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Territorial Pissings: Seven Weirdest Moments In Grunge

Territorial Pissings: Seven Weirdest Moments In Grunge

From "grunge speak" to $300 flannel shirts to Tad Doyle's diarrhea—Seattle's early-Nineties music scene was defined by bizarre behavior and, often, bodily fluids. Here are seven of its weirdest moments.

If you were living in Seattle in the early Nineties, during what was the height of grunge mania, it seemed at times like rock and roll legends-in-the-making were on every street corner. There, walking down the side of the street, was none other than Kurt Cobain, looking disheveled and wearing his hunter’s cap with the side flaps. There, behind you in line at the liquor store, was the bass player from Mudhoney buying Maker’s Mark. There, at the Home Show looking at new bathroom fixtures, was Chris Cornell holding up a faucet. There, in the back of a bar raising a ruckus with the bartender, was the indelible, one-of-a-kind Courtney Love.

I saw all that, and more. As the editor of Seattle’s music magazine the Rocket during that era, I watched how bands I’d seen in dive bars suddenly became Lollapalooza headliners. I watched as out-of-town journalists by the plane-load flew in to try to capture the town after a two-day jaunt. I watched many moments of madness and had many of my own, like the time Larry King called me to ask, “What’s the deal with this grunge stuff? What are these kids so angry about?” There were many moments during the grunge years that were exciting and unprecedented and even made locals proud. In 1994 alone, five albums from Seattle bands debuted at Number One on the Billboard charts, a feat that hasn’t been matched by any town since.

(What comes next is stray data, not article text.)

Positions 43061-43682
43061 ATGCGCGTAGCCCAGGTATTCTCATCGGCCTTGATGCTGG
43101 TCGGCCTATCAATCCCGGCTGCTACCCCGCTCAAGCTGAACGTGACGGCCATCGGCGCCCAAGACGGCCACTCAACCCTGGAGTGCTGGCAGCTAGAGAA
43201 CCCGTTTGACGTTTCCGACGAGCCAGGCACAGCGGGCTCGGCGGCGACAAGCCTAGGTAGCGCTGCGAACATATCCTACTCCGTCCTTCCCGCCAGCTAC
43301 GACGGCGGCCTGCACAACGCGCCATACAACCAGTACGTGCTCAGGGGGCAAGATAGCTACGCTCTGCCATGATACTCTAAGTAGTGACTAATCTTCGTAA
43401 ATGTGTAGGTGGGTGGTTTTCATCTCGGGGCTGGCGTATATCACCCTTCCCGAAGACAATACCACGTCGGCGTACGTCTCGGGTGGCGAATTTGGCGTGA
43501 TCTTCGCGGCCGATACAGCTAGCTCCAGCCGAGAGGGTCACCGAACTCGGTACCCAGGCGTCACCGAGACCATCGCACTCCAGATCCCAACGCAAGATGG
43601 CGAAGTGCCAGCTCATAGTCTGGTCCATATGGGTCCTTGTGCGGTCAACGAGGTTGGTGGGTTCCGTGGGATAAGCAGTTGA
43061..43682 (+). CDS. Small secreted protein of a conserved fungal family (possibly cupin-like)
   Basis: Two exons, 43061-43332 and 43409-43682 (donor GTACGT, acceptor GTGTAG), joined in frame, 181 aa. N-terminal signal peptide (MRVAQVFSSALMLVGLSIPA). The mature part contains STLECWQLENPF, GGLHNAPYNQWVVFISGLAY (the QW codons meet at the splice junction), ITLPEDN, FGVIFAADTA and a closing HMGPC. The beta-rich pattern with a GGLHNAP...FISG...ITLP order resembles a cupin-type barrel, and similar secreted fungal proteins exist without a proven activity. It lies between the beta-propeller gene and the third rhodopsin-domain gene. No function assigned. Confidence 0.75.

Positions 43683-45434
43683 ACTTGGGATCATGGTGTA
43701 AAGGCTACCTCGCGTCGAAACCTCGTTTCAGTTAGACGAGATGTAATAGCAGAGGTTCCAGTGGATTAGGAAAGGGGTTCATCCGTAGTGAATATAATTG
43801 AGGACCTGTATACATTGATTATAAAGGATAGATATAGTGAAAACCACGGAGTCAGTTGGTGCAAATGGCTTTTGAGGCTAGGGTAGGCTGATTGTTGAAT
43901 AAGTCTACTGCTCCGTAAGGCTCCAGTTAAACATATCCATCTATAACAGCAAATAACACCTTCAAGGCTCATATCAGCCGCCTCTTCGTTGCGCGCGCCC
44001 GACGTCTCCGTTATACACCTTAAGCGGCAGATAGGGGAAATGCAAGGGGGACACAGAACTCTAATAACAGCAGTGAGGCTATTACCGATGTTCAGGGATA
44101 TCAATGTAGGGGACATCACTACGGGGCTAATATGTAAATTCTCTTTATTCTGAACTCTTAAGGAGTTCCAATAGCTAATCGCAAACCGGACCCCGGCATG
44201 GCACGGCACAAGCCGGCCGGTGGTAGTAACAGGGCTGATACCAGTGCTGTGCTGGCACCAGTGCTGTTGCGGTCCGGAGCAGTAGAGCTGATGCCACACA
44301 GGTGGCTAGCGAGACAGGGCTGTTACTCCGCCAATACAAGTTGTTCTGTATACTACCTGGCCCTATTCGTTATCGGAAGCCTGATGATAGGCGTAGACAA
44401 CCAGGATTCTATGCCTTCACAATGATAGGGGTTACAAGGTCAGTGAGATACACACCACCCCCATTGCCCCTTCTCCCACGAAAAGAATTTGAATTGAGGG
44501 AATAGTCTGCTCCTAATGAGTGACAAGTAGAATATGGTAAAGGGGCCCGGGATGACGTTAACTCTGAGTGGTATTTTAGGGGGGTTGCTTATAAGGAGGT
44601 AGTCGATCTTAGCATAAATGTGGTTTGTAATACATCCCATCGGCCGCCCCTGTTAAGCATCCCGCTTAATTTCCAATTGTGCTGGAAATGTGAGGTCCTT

But for every moment of chart success and grunge glory, there was another undocumented and unreported moment of weirdness or mayhem. Much of it was either absurd or hilarious, or sometimes both. These are moments you probably won’t hear about in Behind the Music episodes or Wikipedia entries. Too often, grunge history leaves out the humor, or the sarcasm, that was ever present. There was Krist Novoselic’s habit of starting food fights and Dave Grohl’s knack for prank phone calls. There was Alice in Chains’ almost weekly practical jokes. They once mailed me a box of baby bottles filled of excrement and urine, with a note saying they were “pissed” about a certain review. “Layne [Staley] was one of the funniest guys you ever met,” Jerry Cantrell told me recently. “People who never met him have completely forgotten that part of his personality.” I saw that humor at times but also can speak to the smell of his urine.

Many of grunge’s crazy stories were rooted in the madness that occurs when a sleepy port city suddenly becomes the musical center of the world. With it come errors and conspiracy theories. I remember talking with Soundgarden’s Kim Thayil in the Nineties when he explained how the group became apoplectic whenever an out-of-town journalist asked if grunge had “succeeded” as had been “planned.” “These writers talked as if there had been one grand meeting, some conspiracy-planning group, where our band, Nirvana, Alice and everyone else in Seattle had decided to launch grunge and take over the world,” Thayil observed. “It was absurd, as if we had formed this cabal.”

So what follows are seven of the most absurd moments in grunge—the seven pillars of grunge shit, if you like, since many of them have a connection to human elimination. I haven’t included the Alice in Chains bottle of shit, but there are more than a few detours here toward the toilet. All speak to the insanity of a moment when anything with “Seattle” on it flew out of the record stores—back in the age when there were record stores.

 

 

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